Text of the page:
All of the above total 309 million members or about 38.6 percent of Facebook's 1 billion worldwide members. As of March 2013, Facebook reported having 1.11 billion monthly active users, globally.

              In regards to Facebook's mobile usage, per an analyst report in early 2013, there are 192 million Android users, 147 million iPhone users, 48 million iPad users and 56 million messenger users, and a total of 604 million mobile Facebook users.

              Criticisms and controversies

              Main article: Criticism of Facebook

              Electricity usage

              On April 21, 2011, Greenpeace released a report showing that of the top ten big brands in cloud computing, Facebook relied the most on coal for electricity for its data centers. At the time, data centers consumed up to 2% of all global electricity and this amount was projected to increase. Phil Radford of Greenpeace said "we are concerned that this new explosion in electricity use could lock us into old, polluting energy sources instead of the clean energy available today." On Thursday, December 15, 2011, Greenpeace and Facebook announced together that Facebook would shift to use clean and renewable energy to power its own operations. Marcy Scott Lynn, of Facebook's sustainability program, said it looked forward "to a day when our primary energy sources are clean and renewable" and that the company is "working with Greenpeace and others to help bring that day closer."

              Blocked in China, Iran, Pakistan, Syria, Uzbekistan

              Facebook has been blocked intermittently in several countries including the People's Republic of China, Iran, Uzbekistan, Pakistan, Syria and Bangladesh on different bases. For example, it was banned in many countries of the world on the basis of allowed content judged as anti-Islamic and containing religious discrimination. It has also been banned at many workplaces to prevent employees from using it during work hours. The privacy of Facebook users has also been an issue, and the safety of user accounts has been compromised several times. Facebook has settled a lawsuit regarding claims over source code and intellectual property. In May 2011 emails were sent to journalists and bloggers making critical allegations about Google's privacy policies; however it was later discovered that the anti-Google campaign, conducted by PR giant Burson-Marsteller, was paid for by Facebook in what CNN referred to as "a new level skullduggery" and which Daily Beast called a "clumsy smear".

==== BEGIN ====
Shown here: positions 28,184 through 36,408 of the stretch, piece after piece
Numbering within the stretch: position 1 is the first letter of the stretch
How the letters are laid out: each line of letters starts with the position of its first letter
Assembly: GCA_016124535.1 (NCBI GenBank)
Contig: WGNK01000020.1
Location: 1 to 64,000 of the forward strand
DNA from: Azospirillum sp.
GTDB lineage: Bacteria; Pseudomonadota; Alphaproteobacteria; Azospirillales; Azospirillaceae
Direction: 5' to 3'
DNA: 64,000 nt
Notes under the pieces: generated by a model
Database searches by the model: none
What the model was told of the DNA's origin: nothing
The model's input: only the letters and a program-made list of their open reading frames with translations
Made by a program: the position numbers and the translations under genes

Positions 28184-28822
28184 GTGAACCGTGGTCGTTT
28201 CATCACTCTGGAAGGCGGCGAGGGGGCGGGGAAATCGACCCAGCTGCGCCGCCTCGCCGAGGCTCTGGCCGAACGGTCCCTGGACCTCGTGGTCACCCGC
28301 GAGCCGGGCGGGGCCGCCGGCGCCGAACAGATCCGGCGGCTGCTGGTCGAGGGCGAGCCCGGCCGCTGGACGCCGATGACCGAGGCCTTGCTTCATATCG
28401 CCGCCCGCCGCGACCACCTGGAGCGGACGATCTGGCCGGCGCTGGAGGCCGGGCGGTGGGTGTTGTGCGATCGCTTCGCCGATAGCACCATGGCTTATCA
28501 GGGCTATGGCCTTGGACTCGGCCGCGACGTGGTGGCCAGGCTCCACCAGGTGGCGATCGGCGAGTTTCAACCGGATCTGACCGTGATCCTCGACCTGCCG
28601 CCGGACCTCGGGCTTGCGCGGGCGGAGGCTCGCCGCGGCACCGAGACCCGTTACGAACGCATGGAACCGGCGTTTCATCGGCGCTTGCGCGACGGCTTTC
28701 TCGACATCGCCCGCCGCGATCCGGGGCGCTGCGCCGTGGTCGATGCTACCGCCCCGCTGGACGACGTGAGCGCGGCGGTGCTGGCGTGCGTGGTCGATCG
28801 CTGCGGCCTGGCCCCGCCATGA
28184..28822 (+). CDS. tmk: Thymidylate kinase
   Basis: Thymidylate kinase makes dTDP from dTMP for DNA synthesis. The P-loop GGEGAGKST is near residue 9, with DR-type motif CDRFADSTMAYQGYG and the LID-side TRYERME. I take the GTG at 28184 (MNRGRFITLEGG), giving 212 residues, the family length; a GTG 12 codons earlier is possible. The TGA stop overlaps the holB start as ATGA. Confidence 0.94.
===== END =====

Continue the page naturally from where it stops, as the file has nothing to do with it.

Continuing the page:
Event overcrowding in Germany

              In July 2011, German authorities began to discuss the prohibition of events organized on Facebook. The decision is based on several cases of overcrowding by people not originally invited. In one instance, 1,600 "guests" attended the 16th birthday party for a Hamburg girl who accidentally posted the invitation for the event as public. After reports of overcrowding, more than a hundred police were deployed for crowd control. A policeman was injured and eleven participants were arrested for assault, property damage and resistance to authorities. In another unexpectedly overcrowded event, 41 young people were arrested and at least 16 injured.

              British office worker blocks

              In 2007, it was reported that 43% of British office workers were blocked from accessing Facebook at work, due to concerns including reduced productivity and the potential for industrial espionage.

              Use by underage children

              A 2011 study in the online journal First Monday, "Why Parents Help Their Children Lie to Facebook About Age: Unintended Consequences of the Children's Online Privacy Protection Act," examines how parents consistently enable children as young as 10 years old to sign up for accounts, directly violating Facebook's policy banning young visitors. This policy technically allows Facebook to avoid conflicts with a United States federal law, the 1998 Children's Online Privacy Protection Act (COPPA), which requires minors aged 13 or younger to gain explicit parental consent to access commercial websites. Of the more than 1,000 households surveyed for the study, more than three-quarters (76%) of parents reported that th
              Source: Wikipedia (http://en.wikipedia.org/wiki/Facebook )